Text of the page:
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Tea Party Winners: Carla Gade's winner is Becky Dempsey, Andrea Boeshaar's winner Caryl Kane, Gina Welborn's winner Jasmine A., Carrie Fancett Pagels' winners book copy -- Lynda Edwards, teacup and saucer -- Wendy Shoults

Sunday, August 25, 2013

Reverend John Peter Gabriel Muhlenberg

John Peter Gabriel Muhlenberg

One of the Black Robed Regiment

John Peter Mulenberg was the son of Pennsylvania Lutheran minister Henry Muhlenberg. Though not an avid student, John went on to be a successful clergyman, soldier, and statesman.

After dropping out of college in Pennsylvania, he went with his brothers to study at the University of Halle in Germany. His father, considered as the Patriarch of the Lutheran Church of America, hoped John would choose the ministry; however, John’s advisors encouraged him to pursue commerce. For three years he endured a miserable apprenticeship with a merchant, before finally deciding to follow his childhood aspirations of joining the military. He joined the Royal American Regiment of Foot in the British army.  In 1767 he returned to Philadelphia and was honorably discharged.

John Peter Muhlenberg began theology studies and was licensed as a Lutheran minister in 1769. He started in ministry by assisting his father in New Jersey. He married the following year and received a call to minister to a church in the Shenandoah Valley of Virginia. As the established church in Virginia was Anglican, he needed to first travel to England for ordination as an Anglican minister. He served that Lutheran church in Woodstock, Virginia from 1772-1775.

During his years in Virginia he became an admirer of Patrick Henry and began participating in the patriot cause. He served in the Virginia House of Burgesses and the Virginia Provincial Convention. What the Rev. Muhlenberg will probably be best known for was a sermon he is said to have delivered to his church January 21st, 1776, as reported in a biography by his great nephew.

The text of his sermon was from Ecclesiastes 3: 1-8:

To every thing there is a season, and a time to every purpose under the heaven:
A time to be born, and a time to die; a time to plant, and a time to pluck up that which is planted;
A time to kill, and a time to heal; a time to break down, and a time to build up;
A time to weep, and a time to laugh; a time to mourn, and a time to dance;
A time to cast away stones, and a time to gather stones together; a time to embrace,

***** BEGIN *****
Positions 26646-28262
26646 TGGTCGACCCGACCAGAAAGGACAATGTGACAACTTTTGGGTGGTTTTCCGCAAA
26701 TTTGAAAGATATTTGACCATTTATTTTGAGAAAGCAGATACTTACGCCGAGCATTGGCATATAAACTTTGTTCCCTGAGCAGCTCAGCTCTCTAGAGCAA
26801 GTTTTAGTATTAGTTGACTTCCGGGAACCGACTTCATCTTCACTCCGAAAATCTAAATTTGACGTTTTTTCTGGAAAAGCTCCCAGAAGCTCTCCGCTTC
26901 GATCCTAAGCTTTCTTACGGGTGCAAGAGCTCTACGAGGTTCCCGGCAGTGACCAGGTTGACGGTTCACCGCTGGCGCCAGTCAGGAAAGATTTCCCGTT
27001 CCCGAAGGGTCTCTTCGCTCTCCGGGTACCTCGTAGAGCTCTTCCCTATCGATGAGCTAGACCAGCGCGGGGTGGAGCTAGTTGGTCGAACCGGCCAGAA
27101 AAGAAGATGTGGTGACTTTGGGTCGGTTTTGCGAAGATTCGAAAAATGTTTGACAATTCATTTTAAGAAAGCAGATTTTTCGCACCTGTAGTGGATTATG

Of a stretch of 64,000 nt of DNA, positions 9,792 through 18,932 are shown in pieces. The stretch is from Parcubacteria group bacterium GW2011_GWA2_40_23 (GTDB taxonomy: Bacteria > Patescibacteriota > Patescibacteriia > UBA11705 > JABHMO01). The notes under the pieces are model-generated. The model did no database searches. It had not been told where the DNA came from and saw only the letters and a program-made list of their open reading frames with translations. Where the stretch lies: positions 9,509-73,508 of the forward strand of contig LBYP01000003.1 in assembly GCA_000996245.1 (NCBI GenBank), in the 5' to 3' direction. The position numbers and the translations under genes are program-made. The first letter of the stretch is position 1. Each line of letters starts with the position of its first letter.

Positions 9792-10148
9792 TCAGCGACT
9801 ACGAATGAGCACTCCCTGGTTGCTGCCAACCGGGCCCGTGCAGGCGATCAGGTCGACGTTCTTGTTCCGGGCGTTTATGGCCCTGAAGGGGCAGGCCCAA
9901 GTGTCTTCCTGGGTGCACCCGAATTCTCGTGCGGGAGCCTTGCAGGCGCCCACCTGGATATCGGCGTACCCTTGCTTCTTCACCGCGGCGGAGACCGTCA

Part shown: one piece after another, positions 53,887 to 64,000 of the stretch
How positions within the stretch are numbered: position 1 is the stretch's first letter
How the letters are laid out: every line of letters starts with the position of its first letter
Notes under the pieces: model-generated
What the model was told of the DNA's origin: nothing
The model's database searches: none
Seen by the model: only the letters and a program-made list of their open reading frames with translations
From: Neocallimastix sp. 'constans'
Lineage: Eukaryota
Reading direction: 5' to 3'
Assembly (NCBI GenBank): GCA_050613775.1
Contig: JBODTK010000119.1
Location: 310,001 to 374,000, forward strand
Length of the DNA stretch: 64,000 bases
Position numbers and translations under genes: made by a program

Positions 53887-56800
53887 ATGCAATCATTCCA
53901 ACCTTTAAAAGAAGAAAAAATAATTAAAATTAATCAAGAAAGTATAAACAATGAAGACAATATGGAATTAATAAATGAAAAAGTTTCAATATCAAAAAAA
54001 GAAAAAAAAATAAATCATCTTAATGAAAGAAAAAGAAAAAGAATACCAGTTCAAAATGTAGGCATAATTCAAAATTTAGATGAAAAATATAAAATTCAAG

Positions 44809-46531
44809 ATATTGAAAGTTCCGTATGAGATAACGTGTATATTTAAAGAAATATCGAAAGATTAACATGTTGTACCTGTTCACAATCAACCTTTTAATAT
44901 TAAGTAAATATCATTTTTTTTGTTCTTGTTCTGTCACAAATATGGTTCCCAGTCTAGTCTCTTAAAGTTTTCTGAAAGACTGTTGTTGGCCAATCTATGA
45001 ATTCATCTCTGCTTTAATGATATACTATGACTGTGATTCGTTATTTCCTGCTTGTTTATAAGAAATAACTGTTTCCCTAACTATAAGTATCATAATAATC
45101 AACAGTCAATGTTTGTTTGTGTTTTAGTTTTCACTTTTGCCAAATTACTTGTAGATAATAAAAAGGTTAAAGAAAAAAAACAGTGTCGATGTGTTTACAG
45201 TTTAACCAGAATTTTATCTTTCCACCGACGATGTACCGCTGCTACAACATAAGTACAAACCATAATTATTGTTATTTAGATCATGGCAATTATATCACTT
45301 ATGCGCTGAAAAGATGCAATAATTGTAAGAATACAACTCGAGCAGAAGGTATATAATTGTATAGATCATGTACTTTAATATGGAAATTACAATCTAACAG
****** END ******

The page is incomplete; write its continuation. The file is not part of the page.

and a time to refrain from embracing;
A time to get, and a time to lose; a time to keep, and a time to cast away;
A time to rend, and a time to sew; a time to keep silence, and a time to speak;
A time to love, and a time to hate; a time of war, and a time of peace.

Muhlenberg stated, “And this is a time of war.” He then removed his clerical garb to reveal his Colonel’s uniform beneath it. His congregation and community must have been stirred by his word and actions because within a half hour 162 men enrolled, and the next day three hundred men from the county gathered to form the beginning of the 8th Virginia Regiment.
This statue of  Muhlenberg was given to
The National Statuary Hall by
Pennsylvania in 1889

"Brethren, we came to this country to practice our religious liberties, and if we don't get involved, we're going to lose them."   
John Peter Muhlenberg, (1777)

Muhlenberg fought at Charleston, Brandywine, Stony Point and Yorktown. When the war was over, he no longer felt he could return to the ministry. Eventually he returned to Pennsylvania and went on to serve as a member of the Pennsylvania Assembly, Lieutenant-Governor of Pennsylvania, and a member of the U.S. House of Representatives. Shortly after being elected to serve in the Senate he resigned to take a job for the newly formed U.S. Customs Service.  Muhlenberg died in 1807 and is buried in Trappe, Pennsylvania.


“When you go to war against your enemies and see horses and chariots and an army greater than yours, do not be afraid of them, because the LORD your God, who brought you up out of Egypt, will be with you. When you are about to go into battle, the priest shall come forward and address the army. He shall say: “Hear, Israel: Today you are going into battle against your enemies. Do not be fainthearted or afraid; do not panic or be terrified by them. For the LORD your God is the one who goes with you to fight for you against your enemies to give you victory.”  Deuteronomy 20:1-4

4 comments:

  1. Great history lesson! Is that where the famous song came from, his sermon? What an inspiration he obviously was.

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    1. I do not know about a famous song related to his sermon. I was so inspired by his courage and motivational speaking. Thanks for stopping by, Susan.

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  2. Janet, this is such a fantastic true life story. I'm so glad you shared it. I learned about him when I was researching for my novella 'Tis the Season in Mistletoe Memories. The Old Stone Church in Long (German) Valley, NJ was his home for a short time, I believe, and it was the church his father started. I actually referenced him in the story. Couldn't resist giving a wee bit of that history. It also reminds me of that scene from The Patriot, helping me visualize it.

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  3. I wondered if the scene in the Patriot was taken from this. Thanks, Carla, for your comments.

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